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HomeAfricaPapyrus that was charred by a volcanic eruption can be read again...

Papyrus that was charred by a volcanic eruption can be read again thanks to X-rays and artificial intelligence

A team of three students has managed to read a 2,000-year-old charred papyrus scroll, with the help of X-rays and artificial intelligence. It concerns a manuscript from the Roman city of Herculaneum, which was buried under ash due to the eruption of Volcano Vesuvius in 79 AD.

Excavations were carried out here in 1750 A library containing 1,800 papyrus manuscripts is found. They were in poor condition and attempts to open them sometimes led to the destruction of the materials. However, Youssef Nader (Egypt), Luc Varietor (USA), and Julian Schilliger (Switzerland) were able to make fifteen columns of Greek text readable without having to open the papyrus. They will receive a prize of $700,000 for this purpose. More than 650 thousand euros.

The text that revealed the three is most likely by the philosopher Philodemus Gadari, who lived in Herculaneum in the first century BC. His library is said to be kept in the building now called the “Villa of Papyrus.” Philodemus was a follower of the Greek philosopher Epicurus (341-270 BC), who was often concerned with ethics. According to Epicurus, personal happiness was the highest thing a human being could achieve.

Text created from burnt scrolls.
Vesuvius image challenge

The fifteen columns that are now read fit perfectly with this philosophical movement. The author thinks about goods that can give a person pleasure. Does it matter the degree of pleasure whether those goods are rare or abundant? “In the case of food, we don’t think that scarce elements are tastier than those that are abundant,” he concludes.

Other passages discuss music, a subject Philodemus is known to have written about. According to Richard Yanko, a professor of classical languages ​​at the University of Michigan involved in the project, it is “most likely” that the unknown passage now decoded belongs to this work. “We will soon be able to read the title once more text appears. There are still a lot of questions: I can’t wait!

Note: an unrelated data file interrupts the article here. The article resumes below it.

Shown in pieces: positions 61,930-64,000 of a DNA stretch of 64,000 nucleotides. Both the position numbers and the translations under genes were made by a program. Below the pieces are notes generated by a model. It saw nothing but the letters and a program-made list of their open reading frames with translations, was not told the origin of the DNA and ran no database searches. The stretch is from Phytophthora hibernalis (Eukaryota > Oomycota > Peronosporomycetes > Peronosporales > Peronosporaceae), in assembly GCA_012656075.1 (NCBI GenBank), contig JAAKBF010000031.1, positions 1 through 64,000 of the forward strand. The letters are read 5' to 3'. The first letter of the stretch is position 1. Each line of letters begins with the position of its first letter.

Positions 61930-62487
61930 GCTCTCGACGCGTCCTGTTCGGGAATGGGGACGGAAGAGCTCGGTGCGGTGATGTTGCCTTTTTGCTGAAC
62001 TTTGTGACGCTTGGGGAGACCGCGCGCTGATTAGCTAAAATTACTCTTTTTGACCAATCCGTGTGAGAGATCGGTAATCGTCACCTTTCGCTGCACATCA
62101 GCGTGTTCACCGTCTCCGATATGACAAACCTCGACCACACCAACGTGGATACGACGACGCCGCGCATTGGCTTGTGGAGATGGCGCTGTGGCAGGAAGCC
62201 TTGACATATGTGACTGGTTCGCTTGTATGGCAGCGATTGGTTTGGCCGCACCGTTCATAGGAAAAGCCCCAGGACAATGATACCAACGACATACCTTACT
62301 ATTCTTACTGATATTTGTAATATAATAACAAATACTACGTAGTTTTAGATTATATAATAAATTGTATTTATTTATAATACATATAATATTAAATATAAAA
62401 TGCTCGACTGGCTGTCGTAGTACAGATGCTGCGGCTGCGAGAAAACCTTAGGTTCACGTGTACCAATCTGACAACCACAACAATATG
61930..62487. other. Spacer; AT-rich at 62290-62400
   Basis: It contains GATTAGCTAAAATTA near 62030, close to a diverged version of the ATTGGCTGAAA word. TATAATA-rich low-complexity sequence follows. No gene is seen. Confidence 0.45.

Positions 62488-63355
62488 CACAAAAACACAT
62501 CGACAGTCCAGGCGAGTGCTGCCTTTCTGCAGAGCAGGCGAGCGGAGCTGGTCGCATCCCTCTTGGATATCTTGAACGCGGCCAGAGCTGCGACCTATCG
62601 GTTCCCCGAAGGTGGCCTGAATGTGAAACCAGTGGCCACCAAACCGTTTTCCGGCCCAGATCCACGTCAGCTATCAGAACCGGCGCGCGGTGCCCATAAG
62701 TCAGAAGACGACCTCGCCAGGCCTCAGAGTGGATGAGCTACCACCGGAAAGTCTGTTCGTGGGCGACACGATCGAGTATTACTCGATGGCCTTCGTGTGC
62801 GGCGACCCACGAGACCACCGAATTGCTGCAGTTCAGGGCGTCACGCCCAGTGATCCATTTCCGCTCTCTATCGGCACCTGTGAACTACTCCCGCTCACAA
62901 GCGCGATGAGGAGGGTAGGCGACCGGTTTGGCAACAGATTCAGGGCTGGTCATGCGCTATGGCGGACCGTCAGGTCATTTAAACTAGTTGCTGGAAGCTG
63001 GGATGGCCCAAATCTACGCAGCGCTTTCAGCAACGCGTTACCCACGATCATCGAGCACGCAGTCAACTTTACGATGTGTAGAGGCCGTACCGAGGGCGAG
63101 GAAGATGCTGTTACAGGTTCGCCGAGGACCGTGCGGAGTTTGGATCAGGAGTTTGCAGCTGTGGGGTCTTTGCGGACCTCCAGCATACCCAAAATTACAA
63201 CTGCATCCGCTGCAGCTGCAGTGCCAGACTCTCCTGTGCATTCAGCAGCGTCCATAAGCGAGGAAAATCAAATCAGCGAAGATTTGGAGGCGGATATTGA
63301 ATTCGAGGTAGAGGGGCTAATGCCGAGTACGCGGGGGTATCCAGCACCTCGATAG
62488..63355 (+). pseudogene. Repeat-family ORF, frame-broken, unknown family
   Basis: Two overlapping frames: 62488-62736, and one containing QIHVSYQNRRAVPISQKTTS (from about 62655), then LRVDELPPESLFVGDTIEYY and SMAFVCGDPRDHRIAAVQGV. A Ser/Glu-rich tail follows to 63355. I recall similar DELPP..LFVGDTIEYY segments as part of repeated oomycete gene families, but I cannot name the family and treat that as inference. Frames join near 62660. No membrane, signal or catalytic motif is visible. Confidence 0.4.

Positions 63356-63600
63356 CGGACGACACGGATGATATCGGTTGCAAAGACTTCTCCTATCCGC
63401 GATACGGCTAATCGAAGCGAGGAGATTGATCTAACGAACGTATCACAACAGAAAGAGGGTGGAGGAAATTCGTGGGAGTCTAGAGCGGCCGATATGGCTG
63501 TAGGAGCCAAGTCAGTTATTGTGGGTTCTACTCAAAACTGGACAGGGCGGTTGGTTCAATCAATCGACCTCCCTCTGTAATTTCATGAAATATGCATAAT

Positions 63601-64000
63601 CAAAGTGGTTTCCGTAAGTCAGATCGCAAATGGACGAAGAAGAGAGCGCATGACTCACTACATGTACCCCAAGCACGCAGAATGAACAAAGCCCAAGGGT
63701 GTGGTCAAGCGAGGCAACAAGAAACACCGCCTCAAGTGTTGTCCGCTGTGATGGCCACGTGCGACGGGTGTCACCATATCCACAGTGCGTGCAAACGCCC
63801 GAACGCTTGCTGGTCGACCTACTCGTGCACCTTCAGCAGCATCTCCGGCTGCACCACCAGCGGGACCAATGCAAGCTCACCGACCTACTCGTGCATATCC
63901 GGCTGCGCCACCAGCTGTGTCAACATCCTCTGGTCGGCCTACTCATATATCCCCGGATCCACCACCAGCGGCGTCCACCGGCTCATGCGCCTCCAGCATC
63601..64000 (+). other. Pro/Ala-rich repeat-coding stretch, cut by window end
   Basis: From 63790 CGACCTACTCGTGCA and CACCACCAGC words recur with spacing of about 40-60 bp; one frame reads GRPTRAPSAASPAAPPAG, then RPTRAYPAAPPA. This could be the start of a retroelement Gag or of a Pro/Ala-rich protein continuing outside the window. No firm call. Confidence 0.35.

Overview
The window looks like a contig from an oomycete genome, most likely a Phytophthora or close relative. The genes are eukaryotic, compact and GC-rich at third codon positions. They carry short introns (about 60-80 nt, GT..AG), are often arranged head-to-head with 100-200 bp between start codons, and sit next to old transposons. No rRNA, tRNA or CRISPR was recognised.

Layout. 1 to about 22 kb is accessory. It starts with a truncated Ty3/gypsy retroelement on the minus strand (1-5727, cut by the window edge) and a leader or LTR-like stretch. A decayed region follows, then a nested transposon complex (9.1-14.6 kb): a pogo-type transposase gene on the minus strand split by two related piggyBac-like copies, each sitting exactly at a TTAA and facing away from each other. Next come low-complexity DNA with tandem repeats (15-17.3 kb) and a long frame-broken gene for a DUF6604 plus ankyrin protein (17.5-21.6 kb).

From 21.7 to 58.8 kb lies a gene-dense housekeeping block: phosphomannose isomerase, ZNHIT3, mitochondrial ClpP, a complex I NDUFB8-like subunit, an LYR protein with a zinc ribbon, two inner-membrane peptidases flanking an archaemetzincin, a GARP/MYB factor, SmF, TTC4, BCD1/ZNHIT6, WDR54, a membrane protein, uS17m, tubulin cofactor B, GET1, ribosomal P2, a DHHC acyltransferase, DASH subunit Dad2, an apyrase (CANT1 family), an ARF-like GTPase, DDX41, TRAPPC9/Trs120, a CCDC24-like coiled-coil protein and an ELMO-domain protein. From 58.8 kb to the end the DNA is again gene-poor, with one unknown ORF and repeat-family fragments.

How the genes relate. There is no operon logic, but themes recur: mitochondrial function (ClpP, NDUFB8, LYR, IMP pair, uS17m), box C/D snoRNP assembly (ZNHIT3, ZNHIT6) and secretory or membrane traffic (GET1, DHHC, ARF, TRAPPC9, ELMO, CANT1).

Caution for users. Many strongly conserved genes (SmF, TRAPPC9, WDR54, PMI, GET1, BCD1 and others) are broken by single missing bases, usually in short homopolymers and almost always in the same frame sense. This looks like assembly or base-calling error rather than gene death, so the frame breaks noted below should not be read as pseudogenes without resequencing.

MrRichard Janko There are still so many questions: I can’t wait!

The race to make the scroll readable was called the 2023 Vesuvius Challenge, and it wasn’t done in the usual academic way. Nat Friedman, a Silicon Valley entrepreneur, was fascinated by the Herculaneum Scrolls and offered a cash reward to those who managed to uncover their secrets. The necessary software was made available to the general public, so that everyone could participate. The online fundraising eventually led to a slew of prizes. The money needed to discover the first word ($40,000 and $20,000, respectively) was paid in October 2023, when Variator and Nader succeeded in quick succession. To make the word “purple” visible – This is the achievement that they are now building on.

Dutchman Jan-Paul Bosma, who previously had a startup in Silicon Valley, is the leader of the Vesuvius Challenge project. He is pleased. “This is indescribable. We also did not expect it to be successful within a year. With a budget of less than 1.5 million. This is of course nothing for a project like this.

Bosma says the second phase of the project has now begun. “We have now read about 5 percent of one papyrus scroll, but we have scanned four so far. The goal for 2024 is to read 90 percent of the four scrolls.